César Pelli, Argentine architect behind the Petronas Towers, dies aged 92


  • World
  • Saturday, 20 Jul 2019

FILE PHOTO: Argentinean architect Cesar Pelli laughs during the inauguration of the Torre Iberdrola in Bilbao February 21, 2012. REUTERS/Vincent West

BUENOS AIRES (Reuters) - César Pelli, the Argentine designer behind the iconic Petronas Twin Towers in Malaysia, has died aged 92, state media and officials said on Friday, marking the passing of one of the contemporary architectural greats.

Pelli, who grew up in Argentina and studied architecture at the University of Tucumلn in the country's far northwest, established himself as a visionary and educator, making a name for himself in the United States where his main studio was based.

Argentina's Telam state news agency reported his passing on Friday, as did the governor of Tucuman province, where Pelli grew up and spent his formative years.

"With much regret we receive the sad news of the death of the great Architect César Pelli," the region's governor, Juan Manzur, said in a post on Twitter. "I want to convey my condolences to his whole family, his friends and his team."

"He was without doubt a creator and his legacy will endure forever in each of his works."

In 1977, Pelli became dean of Yale University's School of Architecture and founded Cesar Pelli & Associates, according to a biography on the website of the New Haven, Connecticut-based studio, since renamed Pelli Clarke Pelli, which lists offices in New York, Abu Dhabi, San Francisco, Tokyo and Shanghai.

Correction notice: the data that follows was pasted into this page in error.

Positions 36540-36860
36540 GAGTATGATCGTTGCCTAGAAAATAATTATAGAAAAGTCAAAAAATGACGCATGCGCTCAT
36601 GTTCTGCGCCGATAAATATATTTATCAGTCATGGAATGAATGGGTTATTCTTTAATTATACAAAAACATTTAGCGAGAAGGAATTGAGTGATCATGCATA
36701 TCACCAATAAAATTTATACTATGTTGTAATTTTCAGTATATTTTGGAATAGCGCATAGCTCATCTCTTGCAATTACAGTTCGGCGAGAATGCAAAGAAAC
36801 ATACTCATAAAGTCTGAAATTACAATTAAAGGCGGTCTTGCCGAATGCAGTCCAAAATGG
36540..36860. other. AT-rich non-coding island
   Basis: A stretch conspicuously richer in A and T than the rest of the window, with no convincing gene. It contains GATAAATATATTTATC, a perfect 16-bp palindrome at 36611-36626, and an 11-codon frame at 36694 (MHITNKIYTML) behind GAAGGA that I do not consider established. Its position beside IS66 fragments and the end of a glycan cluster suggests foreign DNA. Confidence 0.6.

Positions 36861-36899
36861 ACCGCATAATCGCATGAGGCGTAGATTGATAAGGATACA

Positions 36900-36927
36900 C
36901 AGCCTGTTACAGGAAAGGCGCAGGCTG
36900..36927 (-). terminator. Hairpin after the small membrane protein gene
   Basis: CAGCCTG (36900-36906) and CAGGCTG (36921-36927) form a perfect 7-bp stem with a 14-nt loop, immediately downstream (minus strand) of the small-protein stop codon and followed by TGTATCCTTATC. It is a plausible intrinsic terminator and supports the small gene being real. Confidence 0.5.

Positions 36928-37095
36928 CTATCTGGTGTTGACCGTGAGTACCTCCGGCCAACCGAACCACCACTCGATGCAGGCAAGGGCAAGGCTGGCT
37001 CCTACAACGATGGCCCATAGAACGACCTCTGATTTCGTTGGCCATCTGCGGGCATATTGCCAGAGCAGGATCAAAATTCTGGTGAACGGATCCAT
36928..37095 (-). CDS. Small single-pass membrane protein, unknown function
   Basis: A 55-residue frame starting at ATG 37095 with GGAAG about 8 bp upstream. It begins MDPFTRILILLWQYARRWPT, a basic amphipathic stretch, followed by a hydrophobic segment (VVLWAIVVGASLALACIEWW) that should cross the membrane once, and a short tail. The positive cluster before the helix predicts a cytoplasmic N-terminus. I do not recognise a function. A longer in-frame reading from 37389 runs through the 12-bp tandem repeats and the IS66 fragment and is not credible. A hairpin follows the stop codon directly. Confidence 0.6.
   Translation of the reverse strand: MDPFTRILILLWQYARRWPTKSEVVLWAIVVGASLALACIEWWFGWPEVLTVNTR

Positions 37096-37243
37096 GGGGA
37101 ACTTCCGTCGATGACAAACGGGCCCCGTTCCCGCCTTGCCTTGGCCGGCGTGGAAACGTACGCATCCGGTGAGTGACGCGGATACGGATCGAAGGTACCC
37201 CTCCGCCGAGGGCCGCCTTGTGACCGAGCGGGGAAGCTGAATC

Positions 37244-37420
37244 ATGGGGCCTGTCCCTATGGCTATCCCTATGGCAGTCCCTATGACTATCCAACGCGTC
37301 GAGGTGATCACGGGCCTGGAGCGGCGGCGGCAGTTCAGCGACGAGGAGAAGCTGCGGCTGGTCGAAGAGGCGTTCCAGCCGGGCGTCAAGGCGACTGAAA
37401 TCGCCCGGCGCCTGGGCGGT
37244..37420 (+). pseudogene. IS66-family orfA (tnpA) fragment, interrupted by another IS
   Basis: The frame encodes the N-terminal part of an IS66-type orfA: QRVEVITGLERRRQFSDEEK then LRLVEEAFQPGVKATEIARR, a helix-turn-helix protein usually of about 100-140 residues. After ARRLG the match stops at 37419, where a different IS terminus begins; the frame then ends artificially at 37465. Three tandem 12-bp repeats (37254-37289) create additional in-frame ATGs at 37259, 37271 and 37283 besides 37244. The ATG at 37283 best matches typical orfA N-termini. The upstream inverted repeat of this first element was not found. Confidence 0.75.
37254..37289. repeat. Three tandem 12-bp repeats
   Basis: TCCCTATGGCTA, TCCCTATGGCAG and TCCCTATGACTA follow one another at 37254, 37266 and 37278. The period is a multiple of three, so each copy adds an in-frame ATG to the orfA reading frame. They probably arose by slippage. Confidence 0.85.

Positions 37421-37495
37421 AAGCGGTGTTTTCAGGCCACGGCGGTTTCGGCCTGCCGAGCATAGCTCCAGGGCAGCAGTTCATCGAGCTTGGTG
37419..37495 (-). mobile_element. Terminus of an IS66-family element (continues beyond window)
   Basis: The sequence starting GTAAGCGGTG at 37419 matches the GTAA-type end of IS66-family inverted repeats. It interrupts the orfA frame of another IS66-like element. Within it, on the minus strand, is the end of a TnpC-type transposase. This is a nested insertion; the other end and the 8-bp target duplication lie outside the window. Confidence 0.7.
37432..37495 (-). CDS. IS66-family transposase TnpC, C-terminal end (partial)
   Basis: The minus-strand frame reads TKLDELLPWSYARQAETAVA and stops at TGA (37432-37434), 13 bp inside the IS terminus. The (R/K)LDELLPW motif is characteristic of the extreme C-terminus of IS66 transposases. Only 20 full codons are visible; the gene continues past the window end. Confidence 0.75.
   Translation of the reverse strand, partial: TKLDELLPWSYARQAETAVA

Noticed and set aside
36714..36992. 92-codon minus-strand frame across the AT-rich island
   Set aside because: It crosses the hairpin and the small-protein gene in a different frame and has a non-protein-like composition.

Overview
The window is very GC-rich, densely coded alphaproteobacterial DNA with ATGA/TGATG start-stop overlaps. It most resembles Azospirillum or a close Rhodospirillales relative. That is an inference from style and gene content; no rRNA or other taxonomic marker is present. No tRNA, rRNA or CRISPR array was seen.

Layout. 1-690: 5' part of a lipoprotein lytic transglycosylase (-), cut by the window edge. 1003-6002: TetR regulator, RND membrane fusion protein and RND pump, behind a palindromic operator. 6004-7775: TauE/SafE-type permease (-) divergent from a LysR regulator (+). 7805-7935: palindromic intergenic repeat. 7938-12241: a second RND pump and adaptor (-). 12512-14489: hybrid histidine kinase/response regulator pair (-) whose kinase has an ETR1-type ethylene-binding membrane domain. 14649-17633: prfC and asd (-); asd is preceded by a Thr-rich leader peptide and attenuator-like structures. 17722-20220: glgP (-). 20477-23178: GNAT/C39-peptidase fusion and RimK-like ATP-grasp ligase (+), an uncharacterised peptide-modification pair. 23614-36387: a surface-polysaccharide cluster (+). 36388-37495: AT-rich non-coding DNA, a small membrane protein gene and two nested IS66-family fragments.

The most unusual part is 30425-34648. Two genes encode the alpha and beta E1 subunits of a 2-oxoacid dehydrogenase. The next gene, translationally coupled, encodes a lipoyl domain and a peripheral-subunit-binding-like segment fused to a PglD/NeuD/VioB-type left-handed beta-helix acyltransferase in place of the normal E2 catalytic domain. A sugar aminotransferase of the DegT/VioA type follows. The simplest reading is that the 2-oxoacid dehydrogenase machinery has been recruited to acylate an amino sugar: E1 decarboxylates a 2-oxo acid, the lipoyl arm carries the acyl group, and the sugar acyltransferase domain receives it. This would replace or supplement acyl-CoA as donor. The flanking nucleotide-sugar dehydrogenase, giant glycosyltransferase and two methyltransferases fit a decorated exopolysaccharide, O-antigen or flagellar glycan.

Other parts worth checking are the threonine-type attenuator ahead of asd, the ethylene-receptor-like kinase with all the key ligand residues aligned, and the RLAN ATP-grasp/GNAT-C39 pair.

Along with the Petronas Towers, at the time the tallest buildings in the world, Pelli's famous works include the World Financial Center in New York, Canary Wharf Tower in London and renovation work on New York's Museum of Modern Art.

Reuters could not immediately reach his firm for comment.

Argentine energy giant YPF, whose headquarters in Buenos Aires was designed by Pelli, said he had "left his mark with his magnificent works in Argentina and the world.

"A true ambassador of Argentine talent. Until always maestro."

(Reporting by Adam Jourdan and Hernan Nessi; Editing by Leslie Adler)


   

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